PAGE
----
‘America in Crisis’ might not be a surprising title for an exhibition in 2022…
…but it was first staged over 50 years ago.
The Saatchi Gallery’s new exhibition takes its name from a project devised by the photographic co-op Magnum Photos back in 1969. Fresh off the back of Nixon’s election, a group including Bruce Davidson and Mary Ellen Mark set out to document a time of upheaval, protest and social inequality. This exhibition brings together some of those original images alongside new photos taken by a host of contemporary photographers including Balazs Gardi and Zora J Murff, holding up a mirror to the America of 50 years ago.
Balazs Gardi, 2021
You’d hope that this half-century gap would offer an opportunity to see what’s changed in that time, but the images unwaveringly show how much has stayed the same, if not worsened. We see the same towns and families held back by poverty; racial inequality continuing to streak through issues as diverse as climate change, education and home ownership; and continued clashes between people and state.
The exhibition frequently returns to the idea of the American Dream, with the sombre recognition that, despite the efforts of many Americans in the 60s, their dreams still haven’t come true. The young Black freedom marcher bearing an American flag in 1965 is displayed in the same room as photos from the BLM movement in the wake of George Floyd’s murder. In a photo so symbolic it’s hard to believe it wasn’t staged, a 60s anti-war protester holds up a chrysanthemum to a wall of National Guard soldiers. Fast forward to the present day, and there are riot police entering the fray amidst plumes of smoke, and Trump supporters storming the seat of democracy itself.
Marc Riboud, 1967
The images themselves, from both eras, are profoundly moving. It’s impossible to look at them and not feel the anguish, so sharp on the faces of protestors, so dull and deep-rooted in the weary figure standing on a corner of El Paso in Matt Black’s 2015 photograph. Sometimes, the date on the photo’s placard may shock you. This juxtaposition of then and now is, of course, what makes the exhibition interesting, but when faced with so many parallels, and so little sense of change or progress, the lingering effect of that initial shock is an overwhelming sense of despair.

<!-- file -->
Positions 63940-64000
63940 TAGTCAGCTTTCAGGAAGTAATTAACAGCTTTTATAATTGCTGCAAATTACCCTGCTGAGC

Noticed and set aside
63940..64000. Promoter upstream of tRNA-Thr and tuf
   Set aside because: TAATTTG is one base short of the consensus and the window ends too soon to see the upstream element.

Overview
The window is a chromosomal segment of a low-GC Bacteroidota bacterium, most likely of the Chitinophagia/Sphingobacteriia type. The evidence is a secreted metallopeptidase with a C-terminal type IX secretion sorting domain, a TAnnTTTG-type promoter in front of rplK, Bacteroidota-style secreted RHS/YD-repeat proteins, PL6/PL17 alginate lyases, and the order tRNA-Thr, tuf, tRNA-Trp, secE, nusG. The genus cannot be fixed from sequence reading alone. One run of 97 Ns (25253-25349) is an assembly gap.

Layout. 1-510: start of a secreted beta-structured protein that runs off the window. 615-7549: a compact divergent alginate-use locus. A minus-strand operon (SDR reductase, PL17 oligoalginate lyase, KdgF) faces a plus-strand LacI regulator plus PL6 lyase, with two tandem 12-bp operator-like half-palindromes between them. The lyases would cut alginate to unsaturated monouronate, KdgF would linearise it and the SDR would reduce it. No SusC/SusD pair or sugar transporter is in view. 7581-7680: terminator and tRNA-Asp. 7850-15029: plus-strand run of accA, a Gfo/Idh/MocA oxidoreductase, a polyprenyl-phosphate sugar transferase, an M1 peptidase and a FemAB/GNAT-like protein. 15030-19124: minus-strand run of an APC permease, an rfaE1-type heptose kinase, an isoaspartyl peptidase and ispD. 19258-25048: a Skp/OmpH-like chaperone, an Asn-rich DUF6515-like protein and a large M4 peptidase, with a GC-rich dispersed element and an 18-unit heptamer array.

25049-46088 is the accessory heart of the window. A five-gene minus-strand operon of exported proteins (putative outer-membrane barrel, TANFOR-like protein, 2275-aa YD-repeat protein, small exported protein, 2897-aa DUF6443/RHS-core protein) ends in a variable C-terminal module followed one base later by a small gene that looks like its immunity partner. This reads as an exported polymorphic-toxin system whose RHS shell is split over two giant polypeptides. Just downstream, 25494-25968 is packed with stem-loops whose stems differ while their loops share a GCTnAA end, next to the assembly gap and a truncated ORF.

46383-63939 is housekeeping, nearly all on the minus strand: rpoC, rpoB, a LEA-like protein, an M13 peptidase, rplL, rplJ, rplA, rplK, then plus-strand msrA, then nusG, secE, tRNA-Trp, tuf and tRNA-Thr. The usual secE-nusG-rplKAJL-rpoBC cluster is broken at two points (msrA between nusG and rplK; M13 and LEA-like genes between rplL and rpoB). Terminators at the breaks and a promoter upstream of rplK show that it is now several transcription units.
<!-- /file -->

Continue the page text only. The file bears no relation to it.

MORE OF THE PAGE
The original America in Crisis included an interactive installation devised by the curator, Charles Harbutt. Concerned how far context can influence the way we interpret an image in newspapers (or exhibitions, even), he created the ‘Picture Bandit’. Inspired by one-armed bandit gambling machines, it allowed viewers to pull a lever to stop three spinning reels of photographs, giving them the chance to draw their own connections between three randomly presented images.
Here at the Saatchi, the installation’s been given a modern update. The final room of the show feels like a kind of physical manifestation of social media. In the dark, more than half a dozen monolithic screens cycle through the exhibition’s photos, like scrolling through multiple newsfeeds. A pedal in the centre of the room allows viewers to momentarily pause the loop. But in 2022 these images aren’t randomly selected – an algorithm connects pictures that share a keyword.
On the one hand, it brings to mind the biases we risk introducing to, and as a result enforcing through AI. It’s relatively easy to distinguish a tree from a car, but who decides – and teaches – these algorithms what is protest, and what is rebellion? In a way, this modern edition counters Harbutt’s argument by reminding us of the problems lack of context can cause on social media – like sharing emotive headlines without reading the full article, or only being shown viewpoints you already agree with. There’s plenty to provoke discussion here, but the pure sensory overload of all these images mainly serves to compound that feeling of helplessness from the main exhibition.
Maybe that’s the point, in which case it’s entirely successful. But wouldn’t it be nice to emerge from this crisis with a little hope?
NOTE: America in Crisis runs at the Saatchi Gallery until 3rd April. Tickets cost £5, or £8 on weekends, and you can book HERE.
America in Crisis | Saatchi Gallery, Duke of York’s HQ, King’s Road, London, SW3 4RY
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